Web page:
Co-evolution of network structure and consumer inequality in a spatially explicit model of energetic resource acquisition

Davis, N. and Jarvis, A. and Polhill, J.G. (2022) Co-evolution of network structure and consumer inequality in a spatially explicit model of energetic resource acquisition. Physica A: Statistical Mechanics and its Applications, 608 (Part 1). ISSN 0378-4371

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Abstract

Energetic resources in ecological and social–ecological systems are distributed through complex networks, which co-evolve with the system and consumers to move resources from points of origin to those of end use. Past research has focused on effects of spatiotemporal resource heterogeneity in ecosystems and society, or socioeconomic drivers of inequality, with less attention to interactions between resource network structure and population-level outcomes. Here, we develop a spatially explicit, stock-flow consistent agent-based model of generic consumers building and crossing links between resources, and we explore the co-evolution of the emergent network structure and inequality in consumers’ resource reserves across three distinct landscapes. We show that the consumer inequality initially decreased during network expansion, then increased rapidly as the network reached a more stable state. The spatial distribution of resources in each of the three landscapes constrained the structures that could emerge, and therefore the specific rates and timings of these dynamics. This work demonstrates the use of energetically consistent modelling to understand possible relationships among a spatially distributed set of resources, the network structure that connects them to a population, and inequality in that population. This can provide a theoretical underpinning informing further work to better understand causes of resource inequality and heterogeneity in observed systems.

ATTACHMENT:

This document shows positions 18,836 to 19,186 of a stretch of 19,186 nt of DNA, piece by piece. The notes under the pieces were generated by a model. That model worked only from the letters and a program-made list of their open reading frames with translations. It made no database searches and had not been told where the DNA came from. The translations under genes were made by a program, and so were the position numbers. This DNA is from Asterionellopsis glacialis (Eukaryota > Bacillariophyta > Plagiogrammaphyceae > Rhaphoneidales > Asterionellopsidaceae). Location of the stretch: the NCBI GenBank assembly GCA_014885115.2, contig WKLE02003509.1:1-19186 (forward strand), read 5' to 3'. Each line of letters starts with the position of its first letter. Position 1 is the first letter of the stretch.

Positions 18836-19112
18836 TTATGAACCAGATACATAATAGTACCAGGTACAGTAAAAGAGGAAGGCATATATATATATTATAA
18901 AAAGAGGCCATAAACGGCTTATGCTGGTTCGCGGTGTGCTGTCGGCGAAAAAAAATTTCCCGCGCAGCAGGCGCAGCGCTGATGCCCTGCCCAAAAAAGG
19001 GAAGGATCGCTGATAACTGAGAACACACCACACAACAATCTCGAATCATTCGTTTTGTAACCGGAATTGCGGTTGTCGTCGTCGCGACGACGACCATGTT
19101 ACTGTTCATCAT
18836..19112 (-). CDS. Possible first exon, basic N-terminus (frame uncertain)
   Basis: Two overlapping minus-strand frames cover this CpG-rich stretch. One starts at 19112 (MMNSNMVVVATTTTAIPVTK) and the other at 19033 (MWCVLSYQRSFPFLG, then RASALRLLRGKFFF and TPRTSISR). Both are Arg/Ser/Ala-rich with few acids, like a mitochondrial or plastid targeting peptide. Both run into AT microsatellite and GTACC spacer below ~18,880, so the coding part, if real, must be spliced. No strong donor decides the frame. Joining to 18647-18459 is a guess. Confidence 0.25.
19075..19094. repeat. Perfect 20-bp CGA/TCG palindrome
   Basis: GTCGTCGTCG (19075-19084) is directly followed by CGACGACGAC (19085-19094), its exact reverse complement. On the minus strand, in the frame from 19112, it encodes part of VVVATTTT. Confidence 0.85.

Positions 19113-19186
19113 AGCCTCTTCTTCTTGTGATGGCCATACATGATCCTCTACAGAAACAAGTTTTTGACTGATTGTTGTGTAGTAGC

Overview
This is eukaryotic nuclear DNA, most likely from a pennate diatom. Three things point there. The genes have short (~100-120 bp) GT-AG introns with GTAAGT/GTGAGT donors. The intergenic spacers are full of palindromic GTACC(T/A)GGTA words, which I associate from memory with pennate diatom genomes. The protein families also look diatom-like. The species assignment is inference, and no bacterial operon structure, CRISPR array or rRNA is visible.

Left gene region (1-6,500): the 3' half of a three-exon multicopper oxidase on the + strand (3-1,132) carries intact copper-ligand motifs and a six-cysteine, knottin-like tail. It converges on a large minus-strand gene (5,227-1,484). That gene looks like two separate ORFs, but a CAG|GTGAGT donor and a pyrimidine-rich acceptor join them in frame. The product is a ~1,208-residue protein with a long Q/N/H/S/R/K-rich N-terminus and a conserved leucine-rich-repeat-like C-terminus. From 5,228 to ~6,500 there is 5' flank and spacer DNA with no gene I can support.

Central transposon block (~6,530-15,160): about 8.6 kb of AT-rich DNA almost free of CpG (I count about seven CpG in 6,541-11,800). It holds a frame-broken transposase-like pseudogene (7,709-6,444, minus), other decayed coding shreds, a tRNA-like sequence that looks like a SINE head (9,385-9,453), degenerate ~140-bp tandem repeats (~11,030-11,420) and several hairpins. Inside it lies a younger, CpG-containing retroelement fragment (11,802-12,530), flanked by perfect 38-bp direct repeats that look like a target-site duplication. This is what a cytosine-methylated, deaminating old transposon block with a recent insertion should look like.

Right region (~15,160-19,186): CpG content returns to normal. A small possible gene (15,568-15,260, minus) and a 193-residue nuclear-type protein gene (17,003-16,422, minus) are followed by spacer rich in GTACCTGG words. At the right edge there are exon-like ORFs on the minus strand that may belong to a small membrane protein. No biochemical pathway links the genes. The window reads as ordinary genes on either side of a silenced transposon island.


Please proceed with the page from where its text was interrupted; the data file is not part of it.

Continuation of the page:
Item Type:
Journal Article
Journal or Publication Title:
Physica A: Statistical Mechanics and its Applications
Additional Information:
Export Date: 23 November 2022 Funding details: JHI-C5-1, UK 2022–27 Funding details: James Hutton Institute Funding details: Biotechnology and Biological Sciences Research Council, BBSRC, BB/S019669/1 Funding details: National Institute of Agricultural Biotechnology, NIAB Funding text 1: Funding was provided by a joint Lancaster University/The James Hutton Institute, UK Ph.D. studentship to ND. The authors acknowledge useful comments from two anonymous reviewers, which helped sharpen the manuscript, and the efforts of the editor, Dr Michael Small, in finding said reviewers. In addition, ND acknowledges statistical advice from Dr Vicki Davis and discussions on the modelling framework with Dr Kirsti Ashworth, as well as feedback on model and experimental design from Dr Nanda Wijermans and Dr Émile Chappin at ESSA@work during Social Simulation Week 2020. The authors also acknowledge the Research/Scientific Computing teams at The James Hutton Institute and NIAB for providing computational resources and enduringly patient technical support for the “UK’s Crop Diversity Bioinformatics HPC” ( BBSRC, UK grant BB/S019669/1 ) and the James Hutton Institute computing cluster, which were used to run the simulations reported within this paper. GP is grateful for funding from the Scottish Government’s Strategic Research Programme, UK 2022–27 (project JHI-C5-1 ). Funding text 2: Funding was provided by a joint Lancaster University/The James Hutton Institute, UK Ph.D. studentship to ND. The authors acknowledge useful comments from two anonymous reviewers, which helped sharpen the manuscript, and the efforts of the editor, Dr Michael Small, in finding said reviewers. In addition, ND acknowledges statistical advice from Dr Vicki Davis and discussions on the modelling framework with Dr Kirsti Ashworth, as well as feedback on model and experimental design from Dr Nanda Wijermans and Dr Émile Chappin at ESSA@work during Social Simulation Week 2020. The authors also acknowledge the Research/Scientific Computing teams at The James Hutton Institute and NIAB for providing computational resources and enduringly patient technical support for the “UK's Crop Diversity Bioinformatics HPC” (BBSRC, UK grant BB/S019669/1) and the James Hutton Institute computing cluster, which were used to run the simulations reported within this paper. GP is grateful for funding from the Scottish Government's Strategic Research Programme, UK 2022–27 (project JHI-C5-1).
Uncontrolled Keywords:
/dk/atira/pure/subjectarea/asjc/3100/3104
Subjects:
ID Code:
179972
Deposited By:
Deposited On:
30 Nov 2022 14:25
Refereed?:
Yes
Published?:
Published
Last Modified:
15 Dec 2022 04:05